A look at the recent crop of movies about mental illness
LOS ANGELES (AP) — This may be the summer of the mental-illness movie.
At least half a dozen recent releases reflect characters, both real and fictional, whose experience with mood disorders is central to the story. These films have value beyond the box office: Sympathetic portrayals of people dealing with mental illnesses help broaden public understanding of these little-discussed conditions and show the challenges sufferers face.
Here's a look at recent and forthcoming films dealing with mental illnesses:
— "Welcome to Me" stars Kristen Wiig as a woman with borderline personality disorder who wins the lottery. She immediately stops taking her medication and pours millions of dollars into producing her own talk show, where she discusses her high-protein diet, re-enacts formative moments from her life and performs amateur veterinary procedures. Tim Robbins co-stars as her psychiatrist. The film is available to rent online.
— "Infinitely Polar Bear" writer-director Maya Forbes based this story on her own childhood experiences. Mark Ruffalo plays a bipolar dad hospitalized after a mental breakdown. Upon his release, he's left to care for his two young daughters when his wife (Zoe Saldana) goes away to graduate school. The film is in theaters now.
— "Love & Mercy" focuses on two significant periods in the life of The Beach Boys songwriter Brian Wilson. Paul Dano plays the musician in the late 1960s, when he experienced a creative surge and the onset of mental illness. John Cusack plays Wilson later in his life, overmedicated and controlled by a domineering psychiatrist (Paul Giamatti) until he finds love with future wife Melinda Ledbetter (Elizabeth Banks). The film is in theaters now.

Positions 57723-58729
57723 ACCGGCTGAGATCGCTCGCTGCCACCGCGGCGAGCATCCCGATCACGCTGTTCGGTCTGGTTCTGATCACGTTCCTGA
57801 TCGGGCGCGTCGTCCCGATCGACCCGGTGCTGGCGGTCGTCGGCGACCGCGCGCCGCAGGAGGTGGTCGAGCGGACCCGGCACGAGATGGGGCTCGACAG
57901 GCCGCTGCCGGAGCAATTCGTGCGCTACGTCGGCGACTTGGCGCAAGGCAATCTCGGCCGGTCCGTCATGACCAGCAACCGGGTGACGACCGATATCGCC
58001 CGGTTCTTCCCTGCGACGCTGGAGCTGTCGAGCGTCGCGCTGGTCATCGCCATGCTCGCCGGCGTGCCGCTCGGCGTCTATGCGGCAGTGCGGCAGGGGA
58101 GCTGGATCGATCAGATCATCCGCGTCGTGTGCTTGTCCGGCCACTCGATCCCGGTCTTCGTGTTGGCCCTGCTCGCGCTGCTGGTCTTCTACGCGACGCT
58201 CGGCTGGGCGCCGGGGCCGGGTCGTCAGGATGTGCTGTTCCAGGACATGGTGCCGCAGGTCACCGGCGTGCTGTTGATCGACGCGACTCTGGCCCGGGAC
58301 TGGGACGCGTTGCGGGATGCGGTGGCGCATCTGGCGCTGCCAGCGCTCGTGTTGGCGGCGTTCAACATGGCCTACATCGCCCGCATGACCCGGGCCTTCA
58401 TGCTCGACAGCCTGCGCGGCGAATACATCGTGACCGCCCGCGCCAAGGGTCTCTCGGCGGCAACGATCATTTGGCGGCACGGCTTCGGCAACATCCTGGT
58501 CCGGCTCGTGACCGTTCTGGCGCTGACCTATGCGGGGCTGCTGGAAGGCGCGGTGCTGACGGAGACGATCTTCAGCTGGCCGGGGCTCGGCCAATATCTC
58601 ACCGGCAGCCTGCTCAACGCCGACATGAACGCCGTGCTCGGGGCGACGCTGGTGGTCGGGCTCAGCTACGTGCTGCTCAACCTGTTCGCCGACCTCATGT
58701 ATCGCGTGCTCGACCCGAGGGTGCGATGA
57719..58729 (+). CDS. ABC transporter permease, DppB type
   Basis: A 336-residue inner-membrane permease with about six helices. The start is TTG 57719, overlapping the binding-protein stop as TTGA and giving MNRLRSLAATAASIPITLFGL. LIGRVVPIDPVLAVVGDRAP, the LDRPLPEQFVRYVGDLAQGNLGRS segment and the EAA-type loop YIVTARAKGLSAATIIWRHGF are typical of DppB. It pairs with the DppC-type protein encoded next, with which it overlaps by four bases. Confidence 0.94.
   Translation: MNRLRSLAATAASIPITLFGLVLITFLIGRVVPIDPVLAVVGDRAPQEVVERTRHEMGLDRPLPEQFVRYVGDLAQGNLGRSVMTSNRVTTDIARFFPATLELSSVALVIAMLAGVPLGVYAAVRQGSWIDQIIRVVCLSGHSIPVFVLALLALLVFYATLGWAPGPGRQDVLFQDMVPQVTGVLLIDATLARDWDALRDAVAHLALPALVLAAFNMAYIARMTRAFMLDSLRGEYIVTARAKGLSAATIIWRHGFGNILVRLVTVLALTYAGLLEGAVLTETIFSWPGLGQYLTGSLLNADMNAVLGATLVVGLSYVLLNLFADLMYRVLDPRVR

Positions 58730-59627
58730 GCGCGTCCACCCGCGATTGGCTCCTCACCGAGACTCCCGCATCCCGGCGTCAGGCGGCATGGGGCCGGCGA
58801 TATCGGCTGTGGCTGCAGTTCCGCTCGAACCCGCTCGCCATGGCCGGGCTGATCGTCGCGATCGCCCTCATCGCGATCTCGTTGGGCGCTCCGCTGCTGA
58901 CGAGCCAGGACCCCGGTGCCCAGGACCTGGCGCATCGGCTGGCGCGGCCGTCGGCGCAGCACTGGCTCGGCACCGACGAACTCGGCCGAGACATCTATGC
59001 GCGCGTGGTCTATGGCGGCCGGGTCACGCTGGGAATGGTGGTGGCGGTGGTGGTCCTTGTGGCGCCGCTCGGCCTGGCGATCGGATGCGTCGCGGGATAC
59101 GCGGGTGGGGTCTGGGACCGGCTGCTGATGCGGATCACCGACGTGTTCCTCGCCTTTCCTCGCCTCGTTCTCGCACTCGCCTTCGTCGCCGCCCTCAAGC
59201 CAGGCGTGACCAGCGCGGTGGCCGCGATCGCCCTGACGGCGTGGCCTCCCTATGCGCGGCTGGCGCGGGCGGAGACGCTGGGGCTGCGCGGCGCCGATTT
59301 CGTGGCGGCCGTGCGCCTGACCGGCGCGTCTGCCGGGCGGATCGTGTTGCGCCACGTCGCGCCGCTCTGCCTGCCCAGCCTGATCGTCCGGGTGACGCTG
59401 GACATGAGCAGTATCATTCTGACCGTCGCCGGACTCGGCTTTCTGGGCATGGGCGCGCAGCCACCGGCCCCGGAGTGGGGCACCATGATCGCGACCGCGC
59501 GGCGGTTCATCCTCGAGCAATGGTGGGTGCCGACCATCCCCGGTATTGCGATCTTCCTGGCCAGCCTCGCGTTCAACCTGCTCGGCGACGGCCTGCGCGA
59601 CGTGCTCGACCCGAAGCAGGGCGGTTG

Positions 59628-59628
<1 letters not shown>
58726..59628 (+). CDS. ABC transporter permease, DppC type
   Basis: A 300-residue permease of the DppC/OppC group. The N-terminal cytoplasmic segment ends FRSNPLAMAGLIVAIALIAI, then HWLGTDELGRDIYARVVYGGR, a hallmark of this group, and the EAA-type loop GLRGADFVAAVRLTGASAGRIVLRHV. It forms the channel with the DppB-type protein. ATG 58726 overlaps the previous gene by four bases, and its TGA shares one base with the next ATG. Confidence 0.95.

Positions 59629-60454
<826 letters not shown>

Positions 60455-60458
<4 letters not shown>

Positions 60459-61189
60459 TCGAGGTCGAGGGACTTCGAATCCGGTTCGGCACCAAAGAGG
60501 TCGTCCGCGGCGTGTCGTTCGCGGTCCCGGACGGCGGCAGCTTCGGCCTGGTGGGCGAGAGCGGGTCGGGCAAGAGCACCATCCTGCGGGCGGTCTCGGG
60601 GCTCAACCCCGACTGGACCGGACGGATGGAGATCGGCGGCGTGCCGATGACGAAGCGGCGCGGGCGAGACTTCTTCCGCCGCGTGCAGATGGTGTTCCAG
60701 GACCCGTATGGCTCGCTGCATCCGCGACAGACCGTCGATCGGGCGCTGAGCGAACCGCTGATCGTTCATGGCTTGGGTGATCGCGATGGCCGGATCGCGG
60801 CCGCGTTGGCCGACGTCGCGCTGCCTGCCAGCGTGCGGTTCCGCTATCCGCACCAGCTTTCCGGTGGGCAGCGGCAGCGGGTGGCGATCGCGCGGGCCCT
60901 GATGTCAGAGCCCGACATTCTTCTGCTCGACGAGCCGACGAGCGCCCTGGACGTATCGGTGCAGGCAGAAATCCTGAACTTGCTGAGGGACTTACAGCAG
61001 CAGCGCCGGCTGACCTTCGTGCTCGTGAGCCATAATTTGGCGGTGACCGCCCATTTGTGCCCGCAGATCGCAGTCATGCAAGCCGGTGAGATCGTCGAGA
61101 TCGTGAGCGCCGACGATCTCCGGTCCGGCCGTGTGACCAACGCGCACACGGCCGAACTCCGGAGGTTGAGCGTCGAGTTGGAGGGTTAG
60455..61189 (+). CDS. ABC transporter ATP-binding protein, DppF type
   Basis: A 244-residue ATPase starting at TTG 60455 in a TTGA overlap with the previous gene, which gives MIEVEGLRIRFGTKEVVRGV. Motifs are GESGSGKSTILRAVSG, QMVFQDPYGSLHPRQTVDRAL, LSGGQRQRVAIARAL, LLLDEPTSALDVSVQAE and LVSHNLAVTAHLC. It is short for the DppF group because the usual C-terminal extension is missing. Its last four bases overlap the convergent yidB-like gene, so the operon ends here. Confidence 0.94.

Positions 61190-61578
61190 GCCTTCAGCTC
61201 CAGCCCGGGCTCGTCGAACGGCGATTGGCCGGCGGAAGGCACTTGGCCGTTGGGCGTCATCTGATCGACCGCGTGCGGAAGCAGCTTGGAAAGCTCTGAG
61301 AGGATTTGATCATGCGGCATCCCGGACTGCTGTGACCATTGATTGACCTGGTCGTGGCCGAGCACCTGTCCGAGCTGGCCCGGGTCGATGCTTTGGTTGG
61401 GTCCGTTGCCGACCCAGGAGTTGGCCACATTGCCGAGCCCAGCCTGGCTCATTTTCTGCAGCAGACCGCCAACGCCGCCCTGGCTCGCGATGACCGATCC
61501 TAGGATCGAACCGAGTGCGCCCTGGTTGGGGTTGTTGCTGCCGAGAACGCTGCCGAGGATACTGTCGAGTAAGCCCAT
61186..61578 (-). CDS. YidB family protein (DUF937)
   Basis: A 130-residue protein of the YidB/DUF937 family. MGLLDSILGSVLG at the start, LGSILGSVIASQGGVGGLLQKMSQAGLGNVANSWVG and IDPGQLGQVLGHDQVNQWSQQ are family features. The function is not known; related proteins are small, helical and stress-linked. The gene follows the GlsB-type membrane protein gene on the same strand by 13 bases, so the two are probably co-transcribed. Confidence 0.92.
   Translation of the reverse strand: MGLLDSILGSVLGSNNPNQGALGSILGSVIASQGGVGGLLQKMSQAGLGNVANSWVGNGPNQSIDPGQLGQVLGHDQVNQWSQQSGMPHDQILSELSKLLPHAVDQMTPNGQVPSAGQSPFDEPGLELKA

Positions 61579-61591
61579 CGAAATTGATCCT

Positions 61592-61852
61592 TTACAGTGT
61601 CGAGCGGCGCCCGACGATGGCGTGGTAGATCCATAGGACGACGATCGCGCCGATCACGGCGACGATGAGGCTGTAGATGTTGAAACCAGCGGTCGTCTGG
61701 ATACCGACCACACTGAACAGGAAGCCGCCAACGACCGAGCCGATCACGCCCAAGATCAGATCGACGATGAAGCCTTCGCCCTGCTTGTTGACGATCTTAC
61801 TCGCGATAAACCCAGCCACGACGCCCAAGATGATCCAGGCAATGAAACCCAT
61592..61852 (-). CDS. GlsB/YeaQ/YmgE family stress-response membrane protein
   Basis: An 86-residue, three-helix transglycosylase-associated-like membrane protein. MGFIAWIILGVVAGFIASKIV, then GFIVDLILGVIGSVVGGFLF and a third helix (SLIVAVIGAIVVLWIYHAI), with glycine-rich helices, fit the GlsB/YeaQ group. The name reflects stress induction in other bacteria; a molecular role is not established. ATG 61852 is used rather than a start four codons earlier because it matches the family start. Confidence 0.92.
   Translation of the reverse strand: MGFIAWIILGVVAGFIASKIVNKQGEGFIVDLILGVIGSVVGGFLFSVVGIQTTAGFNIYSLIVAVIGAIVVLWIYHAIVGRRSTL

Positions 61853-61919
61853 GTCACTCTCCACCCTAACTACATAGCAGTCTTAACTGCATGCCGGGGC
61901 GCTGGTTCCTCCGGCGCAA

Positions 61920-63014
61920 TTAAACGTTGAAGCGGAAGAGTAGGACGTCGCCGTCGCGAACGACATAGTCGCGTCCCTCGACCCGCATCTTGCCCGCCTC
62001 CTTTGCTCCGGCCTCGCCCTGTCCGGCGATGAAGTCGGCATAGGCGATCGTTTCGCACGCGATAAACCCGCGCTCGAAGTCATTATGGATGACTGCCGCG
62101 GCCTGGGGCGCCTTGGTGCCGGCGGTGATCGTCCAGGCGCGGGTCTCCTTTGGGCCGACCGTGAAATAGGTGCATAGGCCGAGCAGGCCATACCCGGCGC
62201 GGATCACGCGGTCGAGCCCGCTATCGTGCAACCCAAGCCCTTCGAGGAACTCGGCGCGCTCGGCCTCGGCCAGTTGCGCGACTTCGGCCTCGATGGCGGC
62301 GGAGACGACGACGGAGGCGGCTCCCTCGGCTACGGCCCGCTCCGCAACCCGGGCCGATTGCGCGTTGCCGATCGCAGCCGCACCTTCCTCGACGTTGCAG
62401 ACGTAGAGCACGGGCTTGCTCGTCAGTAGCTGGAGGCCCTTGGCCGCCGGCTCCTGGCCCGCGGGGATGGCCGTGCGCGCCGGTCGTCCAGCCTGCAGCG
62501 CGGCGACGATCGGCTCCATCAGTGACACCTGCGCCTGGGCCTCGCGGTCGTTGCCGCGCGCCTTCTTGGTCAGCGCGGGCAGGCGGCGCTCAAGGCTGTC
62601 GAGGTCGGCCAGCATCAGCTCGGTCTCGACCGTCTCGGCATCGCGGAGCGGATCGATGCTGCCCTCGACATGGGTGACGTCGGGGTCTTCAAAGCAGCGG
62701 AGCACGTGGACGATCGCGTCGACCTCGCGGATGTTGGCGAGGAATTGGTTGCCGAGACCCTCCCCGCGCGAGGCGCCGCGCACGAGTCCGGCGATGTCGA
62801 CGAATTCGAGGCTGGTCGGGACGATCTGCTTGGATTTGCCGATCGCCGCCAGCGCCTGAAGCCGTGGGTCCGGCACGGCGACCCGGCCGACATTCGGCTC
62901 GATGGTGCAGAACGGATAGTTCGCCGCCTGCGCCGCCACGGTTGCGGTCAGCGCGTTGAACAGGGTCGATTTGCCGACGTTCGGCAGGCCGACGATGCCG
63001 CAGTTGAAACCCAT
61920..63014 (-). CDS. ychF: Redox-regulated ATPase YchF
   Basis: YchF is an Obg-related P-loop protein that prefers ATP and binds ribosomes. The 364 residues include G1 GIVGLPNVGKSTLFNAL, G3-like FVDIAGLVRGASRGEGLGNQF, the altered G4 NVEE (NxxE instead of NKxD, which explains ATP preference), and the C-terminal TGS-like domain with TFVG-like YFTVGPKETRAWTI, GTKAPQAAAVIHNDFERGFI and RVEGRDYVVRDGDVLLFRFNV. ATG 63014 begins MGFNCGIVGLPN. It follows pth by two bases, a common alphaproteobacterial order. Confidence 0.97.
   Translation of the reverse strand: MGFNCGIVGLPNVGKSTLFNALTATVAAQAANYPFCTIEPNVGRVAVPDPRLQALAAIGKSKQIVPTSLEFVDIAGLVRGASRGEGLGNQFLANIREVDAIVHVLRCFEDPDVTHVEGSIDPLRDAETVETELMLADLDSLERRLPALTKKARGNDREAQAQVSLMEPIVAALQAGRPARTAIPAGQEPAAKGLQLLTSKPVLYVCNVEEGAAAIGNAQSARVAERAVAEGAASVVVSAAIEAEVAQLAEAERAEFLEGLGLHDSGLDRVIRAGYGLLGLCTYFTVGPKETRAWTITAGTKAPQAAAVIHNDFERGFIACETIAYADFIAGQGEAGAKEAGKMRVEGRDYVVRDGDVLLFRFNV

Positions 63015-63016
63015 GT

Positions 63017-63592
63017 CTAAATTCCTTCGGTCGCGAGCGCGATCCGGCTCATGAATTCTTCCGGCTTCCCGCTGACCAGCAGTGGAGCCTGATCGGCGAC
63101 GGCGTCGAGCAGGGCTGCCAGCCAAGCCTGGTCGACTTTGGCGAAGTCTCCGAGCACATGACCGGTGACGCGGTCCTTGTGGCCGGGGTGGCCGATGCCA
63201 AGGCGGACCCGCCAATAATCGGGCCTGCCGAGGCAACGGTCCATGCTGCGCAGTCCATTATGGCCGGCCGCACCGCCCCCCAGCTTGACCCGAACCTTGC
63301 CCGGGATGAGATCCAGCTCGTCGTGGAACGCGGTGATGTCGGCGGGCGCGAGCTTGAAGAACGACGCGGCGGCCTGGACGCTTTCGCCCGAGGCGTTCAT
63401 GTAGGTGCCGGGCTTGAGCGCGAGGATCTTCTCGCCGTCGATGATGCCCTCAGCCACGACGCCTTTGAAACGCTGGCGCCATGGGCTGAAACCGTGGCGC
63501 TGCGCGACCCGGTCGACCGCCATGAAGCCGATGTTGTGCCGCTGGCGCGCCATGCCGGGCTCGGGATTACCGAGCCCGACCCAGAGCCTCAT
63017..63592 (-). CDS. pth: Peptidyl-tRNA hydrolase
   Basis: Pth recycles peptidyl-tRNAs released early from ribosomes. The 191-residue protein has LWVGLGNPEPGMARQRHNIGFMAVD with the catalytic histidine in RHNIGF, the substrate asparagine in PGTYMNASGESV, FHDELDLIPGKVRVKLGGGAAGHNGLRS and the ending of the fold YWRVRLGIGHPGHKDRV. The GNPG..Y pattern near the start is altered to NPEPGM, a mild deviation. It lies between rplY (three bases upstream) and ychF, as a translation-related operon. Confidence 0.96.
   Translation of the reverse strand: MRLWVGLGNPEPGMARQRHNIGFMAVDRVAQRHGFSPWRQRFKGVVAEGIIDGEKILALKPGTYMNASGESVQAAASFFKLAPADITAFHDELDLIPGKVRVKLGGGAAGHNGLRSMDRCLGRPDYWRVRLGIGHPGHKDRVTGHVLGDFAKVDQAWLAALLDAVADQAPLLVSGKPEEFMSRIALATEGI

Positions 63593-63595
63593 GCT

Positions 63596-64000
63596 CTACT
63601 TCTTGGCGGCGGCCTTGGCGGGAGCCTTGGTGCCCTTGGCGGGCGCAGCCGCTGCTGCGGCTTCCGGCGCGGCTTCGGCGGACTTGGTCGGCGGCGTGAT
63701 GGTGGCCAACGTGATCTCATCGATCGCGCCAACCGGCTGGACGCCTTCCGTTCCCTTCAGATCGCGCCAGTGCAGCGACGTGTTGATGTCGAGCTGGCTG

— "The End of the Tour" follows author David Foster Wallace (Jason Segel), who is finishing up his promotional tour for "Infinite Jest" when he agrees to an interview with Rolling Stone reporter David Lipsky (Jesse Eisenberg). Lipsky alternately tries to befriend and prod Wallace, who becomes increasingly frustrated and self-conscious. The film is based on Lipsky's book, which was published after Wallace's 2008 death. The film is in theaters now.
— "I Smile Back" stars Sarah Silverman as a deeply troubled suburban mother struggling with the destructive effects of an unnamed mental condition. She complains that lithium makes her gain weight, so she self-medicates with cocaine, alcohol and promiscuous sex, endangering the life she loves with her adoring husband and their two kids. The film is scheduled to be released in October.
— "What Happened, Miss Simone?" documents the life of Nina Simone, from her public persona as a renowned singer, pianist and civil rights activist to her private struggles with abusive behavior and bipolar disorder. This documentary, which premiered at the Sundance Film Festival, is available on Netflix.
— "Amy" looks at the talent and career of Amy Winehouse, and how fame and her battle with bulimia, depression and addiction contributed to her death at age 27. The film is in theaters now.